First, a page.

substantive was our Word of the Day on 05/14/2010. Hear the podcast!
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Origin and Etymology of substantive
Definition of substantive
- the substantive verb is the verb to be
- a substantive dyeing process
- a substantive phrase
- made substantive progress
- substantive law
- substantive discussions among world leaders
Examples of substantive in a Sentence
- "This was not a drive-by P.R. stunt, and I actually thought it might be," said Representative Zach Wamp, Republican of Tennessee. "It was a substantive, in-depth discussion with our conference, and he's very effective." —Jackie Calmes & Carl Hulse, New York Times, 27 Jan. 2009
- The first substantive issue that the Supreme Court considered in its Brown opinion was whether, as originally understood, the Fourteenth Amendment prohibited racial segregation in public schooling. The justices concluded that the historical record was inconclusive. —Randall Kennedy, New Republic, 5 & 12 July 2004
- The common critique of art's pleasures and entertainments—that they are trivial, devoid of substantive value, and degrading of art's genuine worth—rests on ignoring this diversity by making two false assumptions: first, that there is basically one kind of aesthetic pleasure in art's entertainment and, secondly, that this pleasure is always a shallow and trivial one, which distracts us from interest in art's real meaning and truth. —Richard Shusterman, Let's Entertain: Life's Guilty Pleasures, 2000
These changes are more symbolic than substantive.
No substantive changes were made to the document.
There is no substantive reason to change the law.
Recent Examples of substantive from the Web
Did the Senate procedural snafu change anything substantive in the bill?
There is a substantive benefit for the refugees, but also a symbolic benefit for the countries hosting the majority of refugees.
Killing net neutrality probably won’t make things better, but keeping it without any other substantive changes will ensure things get worse—instead of civics, only mania will remain.
Their anti-Trump posturing is mostly for show, but these mayors are pushing substantive — and increasingly radical — agendas of social engineering.
To keep the American Dream a reality, Congress needs to expedite this substantive tax reform.
Local Democrats in Congress said the sweeping tax bill passed by the House Tuesday afternoon offers little in the way of substantive help for virtually all middle-class taxpayers.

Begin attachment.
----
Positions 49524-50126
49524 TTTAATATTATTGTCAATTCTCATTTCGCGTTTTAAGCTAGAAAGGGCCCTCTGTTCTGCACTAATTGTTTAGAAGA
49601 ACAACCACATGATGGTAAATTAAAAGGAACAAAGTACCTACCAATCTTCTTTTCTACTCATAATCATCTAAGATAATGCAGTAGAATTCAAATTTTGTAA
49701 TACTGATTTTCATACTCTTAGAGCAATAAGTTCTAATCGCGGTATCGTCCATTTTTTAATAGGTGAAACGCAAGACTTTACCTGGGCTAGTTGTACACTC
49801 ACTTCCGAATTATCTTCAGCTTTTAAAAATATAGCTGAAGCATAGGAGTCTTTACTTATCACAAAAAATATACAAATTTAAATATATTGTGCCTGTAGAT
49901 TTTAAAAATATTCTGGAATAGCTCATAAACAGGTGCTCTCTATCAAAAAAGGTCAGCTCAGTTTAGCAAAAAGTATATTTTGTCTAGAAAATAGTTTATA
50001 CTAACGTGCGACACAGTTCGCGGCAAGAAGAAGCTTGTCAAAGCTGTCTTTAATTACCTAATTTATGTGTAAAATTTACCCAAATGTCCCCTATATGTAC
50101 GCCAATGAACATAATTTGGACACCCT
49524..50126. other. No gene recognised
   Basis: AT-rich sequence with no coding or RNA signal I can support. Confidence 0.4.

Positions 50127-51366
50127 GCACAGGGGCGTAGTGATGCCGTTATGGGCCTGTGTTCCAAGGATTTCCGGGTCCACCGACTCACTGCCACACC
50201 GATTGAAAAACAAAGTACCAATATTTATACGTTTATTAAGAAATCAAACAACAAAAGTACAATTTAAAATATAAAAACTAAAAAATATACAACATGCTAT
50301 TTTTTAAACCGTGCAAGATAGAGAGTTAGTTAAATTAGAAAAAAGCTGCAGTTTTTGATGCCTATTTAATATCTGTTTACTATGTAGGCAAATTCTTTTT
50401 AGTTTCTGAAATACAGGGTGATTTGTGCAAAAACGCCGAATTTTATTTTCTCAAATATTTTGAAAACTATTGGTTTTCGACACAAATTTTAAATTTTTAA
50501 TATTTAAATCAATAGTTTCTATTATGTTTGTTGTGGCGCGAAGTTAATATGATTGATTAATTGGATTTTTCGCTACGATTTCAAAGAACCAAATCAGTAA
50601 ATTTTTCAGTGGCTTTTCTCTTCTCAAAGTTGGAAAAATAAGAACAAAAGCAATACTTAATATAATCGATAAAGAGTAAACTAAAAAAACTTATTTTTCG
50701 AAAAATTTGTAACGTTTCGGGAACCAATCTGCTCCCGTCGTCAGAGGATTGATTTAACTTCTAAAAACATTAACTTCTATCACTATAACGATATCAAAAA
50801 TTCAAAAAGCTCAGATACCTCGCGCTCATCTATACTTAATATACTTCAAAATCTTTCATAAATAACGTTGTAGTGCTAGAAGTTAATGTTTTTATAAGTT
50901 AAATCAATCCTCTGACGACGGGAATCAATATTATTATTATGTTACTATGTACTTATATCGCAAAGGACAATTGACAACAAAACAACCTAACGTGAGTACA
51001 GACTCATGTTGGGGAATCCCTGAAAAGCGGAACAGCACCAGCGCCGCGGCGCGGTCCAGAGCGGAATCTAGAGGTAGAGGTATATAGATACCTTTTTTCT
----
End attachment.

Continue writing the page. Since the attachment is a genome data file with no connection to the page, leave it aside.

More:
One immediate step would be to start greenlighting movies about heroines that actresses such as Judd, Sorvino and others are now old enough to play: substantive women in their 40s, 50s and 60s.
Thursday's big MLS Board of Governors meeting in New York City came and went without any substantive revelations for the four expansion finalists.
These example sentences are selected automatically from various online news sources to reflect current usage of the word 'substantive.' Views expressed in the examples do not represent the opinion of Merriam-Webster or its editors. Send us feedback.
Did You Know?
Substantive was borrowed into Middle English from the Anglo-French adjective sustentif, meaning "having or expressing substance," and can be traced back to the Latin verb substare, which literally means "to stand under." Figuratively, the meaning of "substare" is best understood as "to stand firm" or "to hold out." Since the 14th century, we have used "substantive" to speak of that which is of enough "substance" to stand alone, or be independent. By the 19th century the word evolved related meanings, such as "enduring" and "essential." It also shares some senses with "substantial," such as "considerable in quantity."
Synonymsbiggish, good, goodly, handsome, healthy, largish, major, respectable, significant, sizable (or sizeable), substantial, considerable, tidy
Antonymsinconsequential, inconsiderable, insignificant, insubstantial, negligible, nominal
Related Wordsbig, bulky, hefty, hulking, outsize (also outsized), oversize (or oversized), voluminous; astronomical (also astronomic), bumper, colossal, elephantine, enormous, gigantic, great, herculean, huge, immense, jumbo, king-size (or king-sized), mammoth, massive, monstrous, monumental, prodigious, titanic, tremendous, whopping
Near Antonymsmeasly, minute, paltry, petty, picayune, picayunish, piddling, puny, trifling, trivial, unimportant; marginal, meager (or meagre), slight; little, small, tiny, undersized (also undersize); bitty, diminutive, miniature, pint-size (or pint-sized), pocket, pocket-size (also pocket-sized), pygmy, smallish
SUBSTANTIVE Defined for English Language Learners
legal Definition of substantive
- a substantive issue
- the substantive instructions to the jury
- was dismissed on procedural and substantive grounds
- a substantive statutory change
- a substantive rule of law
- the object of a RICO conspiracy is to violate a substantive RICO provision
- —United States v. Elliot, 571 F.2d 880 (1978)
Seen and Heard
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